Epigenetic Data Sciences

What We Do At EDS

Genes And Their Role In Cancer

Each gene codes a specific protein which in turn perform various functions. Humans code over 20 thousand genes so that our bodies can perform its many functions. Muscles to move, blood cells to transport oxygen and insulin to process glucose to name just a few. Over the years, the genetic science community has determined the gene blueprint contained on specific DNA strands and the function of thousands of these genes.

Other researchers are hard at work performing epidemiological studies to determine healthy and un-healthy interactions including foods, behaviors and chemical interactions. These studies produce valuable data that help guide our life choices. Exercise is good for you, smoking is bad, apples and broccoli are good, etc…

Once epidemiological studies produce data, other researchers consider the mechanism of action of the health/unhealthy interactions. They try to answer why is broccoli healthy? What are the biological changes produced by consuming it? And finally, once the specific chemicals in broccoli are isolated and tested, they determine which genes are effected.

We read these headlines and try to live a healthy life. But internally, everything we consume and every chemical we encounter move genes in a mostly random fashion. Picture a toddler playing a piano with 20,000 keys. Each key representing a gene. The random noise produced is our genes being promoted or inhibited by what we interact with daily. We hope for the best and through our life choices try to hit more high notes than low.

When disease hits, our bodies are moving enough genes in the wrong direction to negatively affect our health. Further, genetic mutations accumulate over time so the proteins they code do not function as expected. Cancer is one disease that has been firmly associated with genetic mutation. There’s no doubt mutations are one driver of cancer. Additionally, many cancer promoting genes (oncogenes) have been identified. Together, these genes present targets for treatment. The majority of cancer medications target these specific genes. Existing cancer drugs target one or two genes and hit them hard. They keep banging on one or two keys of the 20,000-gene piano.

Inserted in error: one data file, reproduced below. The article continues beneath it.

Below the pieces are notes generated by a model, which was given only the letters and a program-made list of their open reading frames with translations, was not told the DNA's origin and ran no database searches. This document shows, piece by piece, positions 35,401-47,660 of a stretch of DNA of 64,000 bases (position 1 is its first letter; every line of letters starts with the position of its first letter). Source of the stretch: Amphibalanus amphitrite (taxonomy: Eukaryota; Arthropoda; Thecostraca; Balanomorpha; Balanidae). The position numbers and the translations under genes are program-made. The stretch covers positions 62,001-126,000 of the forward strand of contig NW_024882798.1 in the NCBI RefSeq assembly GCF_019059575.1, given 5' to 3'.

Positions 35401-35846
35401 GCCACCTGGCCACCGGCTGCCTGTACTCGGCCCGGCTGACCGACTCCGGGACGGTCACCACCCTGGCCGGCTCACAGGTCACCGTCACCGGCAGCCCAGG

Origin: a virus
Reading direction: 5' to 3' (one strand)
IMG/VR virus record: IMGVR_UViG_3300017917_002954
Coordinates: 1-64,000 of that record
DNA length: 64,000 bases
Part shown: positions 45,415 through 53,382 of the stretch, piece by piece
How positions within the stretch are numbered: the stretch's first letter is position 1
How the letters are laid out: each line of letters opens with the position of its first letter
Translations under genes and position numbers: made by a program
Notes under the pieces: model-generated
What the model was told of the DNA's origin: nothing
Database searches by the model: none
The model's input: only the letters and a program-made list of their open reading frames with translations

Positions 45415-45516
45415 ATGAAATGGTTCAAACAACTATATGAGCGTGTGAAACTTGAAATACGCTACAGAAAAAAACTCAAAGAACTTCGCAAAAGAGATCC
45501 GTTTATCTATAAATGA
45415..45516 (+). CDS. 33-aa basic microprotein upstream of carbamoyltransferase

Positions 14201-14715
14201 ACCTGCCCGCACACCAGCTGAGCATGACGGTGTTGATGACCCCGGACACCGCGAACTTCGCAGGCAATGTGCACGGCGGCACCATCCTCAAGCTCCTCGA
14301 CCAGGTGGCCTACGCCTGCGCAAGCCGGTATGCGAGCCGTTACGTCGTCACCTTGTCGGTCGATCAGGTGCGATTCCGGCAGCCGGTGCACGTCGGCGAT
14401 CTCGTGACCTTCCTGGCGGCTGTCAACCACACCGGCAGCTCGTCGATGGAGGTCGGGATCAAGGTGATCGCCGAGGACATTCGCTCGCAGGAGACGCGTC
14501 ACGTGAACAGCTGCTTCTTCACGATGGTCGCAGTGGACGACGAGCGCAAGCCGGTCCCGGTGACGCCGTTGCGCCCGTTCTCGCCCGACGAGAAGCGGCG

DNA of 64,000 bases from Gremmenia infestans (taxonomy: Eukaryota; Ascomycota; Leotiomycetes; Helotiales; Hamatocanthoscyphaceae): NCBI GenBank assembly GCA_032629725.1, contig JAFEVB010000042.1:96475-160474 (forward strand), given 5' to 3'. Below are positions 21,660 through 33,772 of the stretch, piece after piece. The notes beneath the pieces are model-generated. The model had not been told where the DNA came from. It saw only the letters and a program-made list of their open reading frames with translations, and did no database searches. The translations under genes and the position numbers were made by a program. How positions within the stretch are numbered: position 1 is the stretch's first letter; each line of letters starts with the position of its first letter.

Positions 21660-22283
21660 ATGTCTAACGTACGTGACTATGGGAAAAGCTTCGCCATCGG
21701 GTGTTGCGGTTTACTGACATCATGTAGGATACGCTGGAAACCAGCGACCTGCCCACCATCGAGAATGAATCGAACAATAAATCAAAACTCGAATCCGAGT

Epigenetics is the study of gene expression. How and why certain genes are expressed (produce a protein) and others are silenced. There is a substantial and growing body of research that is looking at epigenetic dysregulation as a major contributor to cancer. In fact, epigenetic features are more common in cancer than mutations.

This begs the question. What if we could manipulate the gene expression of cancer patients to produce a more normal pattern of protein generation? What if we could reduce the gene expression of onco-genes (cancer causing genes) and enhance the expression of tumor suppressor proteins. What if we could put a trained musician at the piano to hit just the notes we want. Instead of random noise, we could try to produce a well-orchestrated symphony of music.

What We Do

Epigenetic Data Sciences was founded with the mission to pull the existing data from hundreds of thousands of research papers that are sitting in islands of databases throughout the world to determine, scientifically, what is the best combination of chemicals (foods/supplements/herbs) to push back against cancer’s dysregulation of genes at every point. Instead of targeting just one or two keys genes, EDS is using a 360° approach to target over one hundred and fifty effected genes. Using sophisticated software and database technology, EDS tests billions of combinations to formulate optimized plans that take the guesswork out of answering the question "What can I do to help in my fight?" for breast cancer patients.